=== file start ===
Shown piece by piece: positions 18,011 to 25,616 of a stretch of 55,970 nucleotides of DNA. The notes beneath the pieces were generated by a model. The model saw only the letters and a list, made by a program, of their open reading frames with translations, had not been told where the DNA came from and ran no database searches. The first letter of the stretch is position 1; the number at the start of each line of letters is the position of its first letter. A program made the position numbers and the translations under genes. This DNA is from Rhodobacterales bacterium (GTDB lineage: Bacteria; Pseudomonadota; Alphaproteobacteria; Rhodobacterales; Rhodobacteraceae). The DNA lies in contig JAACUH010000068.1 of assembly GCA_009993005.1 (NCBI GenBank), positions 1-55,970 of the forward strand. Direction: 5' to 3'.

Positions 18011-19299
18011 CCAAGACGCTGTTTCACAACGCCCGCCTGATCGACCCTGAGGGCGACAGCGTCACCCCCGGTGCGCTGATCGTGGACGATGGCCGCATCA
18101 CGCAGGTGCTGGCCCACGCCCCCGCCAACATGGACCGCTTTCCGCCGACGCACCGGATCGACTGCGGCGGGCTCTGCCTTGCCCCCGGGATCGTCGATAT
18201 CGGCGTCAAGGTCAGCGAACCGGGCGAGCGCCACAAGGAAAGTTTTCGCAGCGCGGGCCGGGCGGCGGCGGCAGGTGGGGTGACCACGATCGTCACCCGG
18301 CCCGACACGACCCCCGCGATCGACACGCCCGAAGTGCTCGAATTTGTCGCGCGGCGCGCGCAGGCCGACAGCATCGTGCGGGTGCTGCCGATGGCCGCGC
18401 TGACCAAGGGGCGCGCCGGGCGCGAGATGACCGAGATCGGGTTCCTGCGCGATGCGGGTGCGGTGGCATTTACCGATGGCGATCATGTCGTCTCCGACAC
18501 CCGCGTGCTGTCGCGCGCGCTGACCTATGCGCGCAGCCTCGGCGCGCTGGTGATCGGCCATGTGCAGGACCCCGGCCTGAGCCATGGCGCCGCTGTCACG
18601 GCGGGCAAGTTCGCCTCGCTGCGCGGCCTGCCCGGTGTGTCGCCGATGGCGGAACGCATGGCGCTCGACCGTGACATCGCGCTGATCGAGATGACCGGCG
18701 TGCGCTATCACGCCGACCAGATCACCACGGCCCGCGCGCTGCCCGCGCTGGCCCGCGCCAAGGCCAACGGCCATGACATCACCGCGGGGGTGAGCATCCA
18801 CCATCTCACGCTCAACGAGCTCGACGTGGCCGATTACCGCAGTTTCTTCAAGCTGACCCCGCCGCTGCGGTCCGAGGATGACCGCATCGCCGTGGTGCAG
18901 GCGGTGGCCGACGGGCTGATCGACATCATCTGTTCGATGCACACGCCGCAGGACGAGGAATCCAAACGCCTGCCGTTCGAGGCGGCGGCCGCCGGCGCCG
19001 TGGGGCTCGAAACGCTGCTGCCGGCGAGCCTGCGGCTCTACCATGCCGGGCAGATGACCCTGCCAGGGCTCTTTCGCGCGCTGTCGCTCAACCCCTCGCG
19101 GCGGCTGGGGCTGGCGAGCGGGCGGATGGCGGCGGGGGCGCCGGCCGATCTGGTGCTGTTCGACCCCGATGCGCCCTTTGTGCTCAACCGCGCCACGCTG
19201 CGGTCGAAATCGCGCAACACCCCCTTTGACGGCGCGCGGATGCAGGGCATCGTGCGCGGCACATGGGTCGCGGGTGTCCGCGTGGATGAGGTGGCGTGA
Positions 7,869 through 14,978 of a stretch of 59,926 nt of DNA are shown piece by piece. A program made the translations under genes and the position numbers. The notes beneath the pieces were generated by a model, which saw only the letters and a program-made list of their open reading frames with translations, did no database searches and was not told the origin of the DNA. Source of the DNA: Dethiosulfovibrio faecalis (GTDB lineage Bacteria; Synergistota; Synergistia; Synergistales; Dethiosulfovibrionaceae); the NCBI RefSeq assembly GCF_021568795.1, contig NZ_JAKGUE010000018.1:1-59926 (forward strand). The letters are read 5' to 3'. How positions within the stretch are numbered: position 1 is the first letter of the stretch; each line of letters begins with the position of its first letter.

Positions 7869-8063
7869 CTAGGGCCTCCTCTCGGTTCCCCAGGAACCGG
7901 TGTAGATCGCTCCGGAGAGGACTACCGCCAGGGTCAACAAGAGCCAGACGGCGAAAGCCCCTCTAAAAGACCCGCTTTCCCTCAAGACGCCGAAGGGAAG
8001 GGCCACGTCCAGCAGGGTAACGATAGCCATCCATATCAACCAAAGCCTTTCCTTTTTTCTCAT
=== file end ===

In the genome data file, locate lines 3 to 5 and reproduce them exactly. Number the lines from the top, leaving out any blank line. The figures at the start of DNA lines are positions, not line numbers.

18011 CCAAGACGCTGTTTCACAACGCCCGCCTGATCGACCCTGAGGGCGACAGCGTCACCCCCGGTGCGCTGATCGTGGACGATGGCCGCATCA
18101 CGCAGGTGCTGGCCCACGCCCCCGCCAACATGGACCGCTTTCCGCCGACGCACCGGATCGACTGCGGCGGGCTCTGCCTTGCCCCCGGGATCGTCGATAT
18201 CGGCGTCAAGGTCAGCGAACCGGGCGAGCGCCACAAGGAAAGTTTTCGCAGCGCGGGCCGGGCGGCGGCGGCAGGTGGGGTGACCACGATCGTCACCCGG